The Making of "Being Koi"

I create artwork that highlights the calming effect of nature to lower stress, increase happiness and bring a sense of joy and connection to other people. 

Being Koi is one such piece of art. I have always been drawn to the beauty and grace of these fish as they glide through the water with their gorgous, almost feathery fins swirling along. I find them mesmerizing. When I am at my most anxious, watching them can calm me in a way few other things can. 

Being Koi, © 2013
Mixed Media on Wood,
8" x 48" x 2"

Praise for Being Koi:
"I feel Joy and Happiness from your art. Relaxed and happy from the fish. 
Your art improved my life by having me stop and 
remember life is full of joy; 
you just have to stop and look for it." - Nickie, Colorado

"I immediately felt relaxed and in a better mood." - Sharon, Texas
"I love this piece. It's very soothing and uses great colors. I like the unique shape. I've always loved your fish. You did something similar to this in stained glass that I loved. I could see this in multiples as well."
- Heidi, Pennsylvania

"I love asian symbols/arts so I really like this. Its very peaceful to me." 
- Tracy, Hawaii

"I so love the koi. The colors. The flow. It's lovely." - Ricki, Colorado
"I love your work Jenny! It has great detail, perspective, light. It's obviously professional. I like the whimsy and expert technique." 
Bernadette, Colorado


The Process of creating this mixed media artwork is described below:
1. The first step in almost everything I do is to research. I referenced photos and illustrations of koi and lilies in order to become more familiar with my subject matter.
2Next, I drew simple sketches to determine the overall composition of the artwork.
3. I drew the fish, lilipads and flowers by hand on plain paper to get the general shape. Details came later.
4. Then I cut them out to create pattern pieces.
5. I work on lightweight, wooden "canvases" that I build myself. Here, I have taped my pattern pieces onto the wooden canvas to determine where each element would reside.
6. Because I like my images to wrap around the surface, I had to adjust my shapes to make it look realistic, and tape the pattern pieces around the edges.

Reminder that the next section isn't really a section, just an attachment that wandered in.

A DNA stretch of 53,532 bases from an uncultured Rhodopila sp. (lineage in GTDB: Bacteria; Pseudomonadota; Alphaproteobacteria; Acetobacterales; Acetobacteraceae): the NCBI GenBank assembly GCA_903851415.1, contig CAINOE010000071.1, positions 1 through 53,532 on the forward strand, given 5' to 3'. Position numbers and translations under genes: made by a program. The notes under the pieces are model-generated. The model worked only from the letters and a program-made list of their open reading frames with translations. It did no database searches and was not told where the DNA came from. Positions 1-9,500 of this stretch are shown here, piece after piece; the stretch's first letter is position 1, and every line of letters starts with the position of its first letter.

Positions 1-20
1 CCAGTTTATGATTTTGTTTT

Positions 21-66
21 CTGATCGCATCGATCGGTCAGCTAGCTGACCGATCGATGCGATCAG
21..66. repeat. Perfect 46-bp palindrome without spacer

7. I traced around these pattern pieces with pencil. I was lucky to have another wooden canvas of the same size to transfer them onto - it's super important to keep things organized when you're working with so many little pieces.
8. I experimented with stains on a scrap peice of wood before applying them to my artwork.
9. Then I proceeded to stain the water areas blue. I like to layer up my colors. A green glaze covered the water area later.
10. I used a transclucent green stain where the lilipads would be placed. Next, I used orange water-soluble oil paint to cover the areas that would be the fish, and white for the water lilies.
11. Standard brown wood stain worked well to give a natural looking shadow.
12. Next it was time for the art paper. I traced around my pattern pieces, making modifications as needed, and cut out beautiful papers for the upper layers.

13. As I mentioned, this is a subject matter I have long been interested in. Years ago I worked in Stained Glass. The design process is similar in that I'm still starting with a pattern I drew myself. I was able to pull out my old Stained Glass pattern that I drew years ago, and repurpose it for the water lilies.
14. I referenced the Stained Glass Pattern to fit the lily petals together like a puzzle.
15. I cut out each individual scale for the three fish. For one of the fish, I even painted the round side of each piece of paper with a shimmery paint (see detail in next photo).
16. I glued down each individual scale. I later glued the dorsal fins down right on top of the scales, creating even more texture.
Here you can see something else that I failed to get a photo of in action: I used a wood burining tool to burn the edges of the water lily papers. This gave them a more natural look.
17. I put a coat of Modge Podge over the entire peice to give it a uniform low-gloss finish. Then I used the water-solutble oil paints to add details. The black dotted ouline areas are a nod to traditional Japanese block prints. I like to reference a familiar art technique when I can, while still using my own process.